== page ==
I've had some hard drives lying around because I don't have a drill to put them to death before taking them to the recycle center. Finally I've gotten around to developing a system for wiping them clean and selling them.
I use Sabrent 3.0 to SATA Hard Drive Adapter to plug them into my desktop computer so I can do my software magic on them. This model is backward compatible to USB 20.0. It does not support IDE, but that's fine with me as I don't plan on selling any IDES anyway. There is another model that supports IDE.
This one supports SATA and the larger SSD. For the smaller SSD, I bought a little device that connects to the Sabrent that fits a smaller SSD which I fished out of my husband's old Lenovo X300. All told, I spent around $20, and expect to make that back on the first sale of a hard drive.
Here are the steps I devised for safe, secure, preparation of a hard drive to sell
- Open the start menu in Windows and look for "create and format hard drive partitions." You will see the "disk management" window open.
- Set up the Sabrent so that it's got its usb end plugged into your computer, the power adapter is plugged into the wall, and the disk attachment is snugly fit to the hard drive that you are about to format. You should see a blue light on the device. You should see Windows install a device driver the first time you use the Sabrent.
- In the disk management window you should see your hard drive come up. It may have more than one volume on it. A volume is another name for a partition.
- Being very careful that you don't accidentally work with your own system drive (that would be a disaster) carefully delete each volume until there are none remaining.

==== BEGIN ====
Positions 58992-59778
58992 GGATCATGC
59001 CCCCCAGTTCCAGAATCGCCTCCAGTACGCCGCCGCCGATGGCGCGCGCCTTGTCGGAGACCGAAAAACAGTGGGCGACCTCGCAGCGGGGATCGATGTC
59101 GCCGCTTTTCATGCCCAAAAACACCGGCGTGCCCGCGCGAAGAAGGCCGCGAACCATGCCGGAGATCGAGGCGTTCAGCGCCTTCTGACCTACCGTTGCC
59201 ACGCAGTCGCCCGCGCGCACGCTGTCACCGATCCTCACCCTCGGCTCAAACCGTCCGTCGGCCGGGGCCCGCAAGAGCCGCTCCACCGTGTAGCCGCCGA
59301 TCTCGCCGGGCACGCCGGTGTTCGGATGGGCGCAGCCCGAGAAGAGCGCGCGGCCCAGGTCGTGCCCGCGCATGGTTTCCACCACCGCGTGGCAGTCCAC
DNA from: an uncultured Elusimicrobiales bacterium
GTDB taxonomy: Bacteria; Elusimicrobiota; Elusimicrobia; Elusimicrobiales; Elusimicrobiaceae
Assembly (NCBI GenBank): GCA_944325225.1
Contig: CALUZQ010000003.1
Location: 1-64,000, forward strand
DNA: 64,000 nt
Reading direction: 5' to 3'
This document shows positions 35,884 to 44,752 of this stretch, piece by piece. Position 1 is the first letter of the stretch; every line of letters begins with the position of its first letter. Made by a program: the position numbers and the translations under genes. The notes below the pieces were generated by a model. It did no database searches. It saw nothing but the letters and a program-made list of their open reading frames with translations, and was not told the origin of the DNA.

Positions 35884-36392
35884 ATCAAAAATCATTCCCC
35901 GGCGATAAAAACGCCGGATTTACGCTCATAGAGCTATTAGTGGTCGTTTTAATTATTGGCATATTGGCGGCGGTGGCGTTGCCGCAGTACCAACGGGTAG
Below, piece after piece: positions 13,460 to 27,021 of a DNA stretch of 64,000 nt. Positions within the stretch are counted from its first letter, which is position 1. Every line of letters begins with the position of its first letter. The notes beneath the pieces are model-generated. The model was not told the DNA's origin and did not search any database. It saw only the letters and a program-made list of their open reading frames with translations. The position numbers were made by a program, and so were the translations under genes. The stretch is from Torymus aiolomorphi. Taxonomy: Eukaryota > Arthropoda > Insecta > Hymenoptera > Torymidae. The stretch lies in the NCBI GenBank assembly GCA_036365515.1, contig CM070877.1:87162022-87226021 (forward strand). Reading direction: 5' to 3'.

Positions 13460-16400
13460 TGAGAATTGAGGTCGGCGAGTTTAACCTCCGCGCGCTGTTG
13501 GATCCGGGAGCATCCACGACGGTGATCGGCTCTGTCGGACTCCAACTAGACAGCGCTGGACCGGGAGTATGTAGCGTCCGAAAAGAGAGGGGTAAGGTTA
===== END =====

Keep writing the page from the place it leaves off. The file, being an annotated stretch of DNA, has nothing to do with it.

- Then do an NTFS format on the whole drive. This can be done in the disk management window, or alternatively, it can be done in the more usual way by going into computer-->right click on the drive you want-->click on format. Either way, don't do the quick format. Do the long and tedious format. Recently I formatted a 3 terabyte drive, and it took two days.
- After the format has completed, use your favorite free utility to wipe the drive. Again, make sure you're not wiping yoru system drive. I have only found a few utilities that will wipe a drive other than the system drive. The one I use is Eraser. I just open computer-->right click on the drive--select "eraser" from the menu.
- There's some controversy out there about "how many wipes" you really need. Gutman has been called into question as the gold standard, so I'm not going to give you any advice on which kind of wipe to use. Erase offers plenty of options.
- run this whole production from a spare computer (one that's fast)
- close all unnecessary applications and background processes
- using task manager, change the priority of this task to realtime
- use a computer with usb 3.0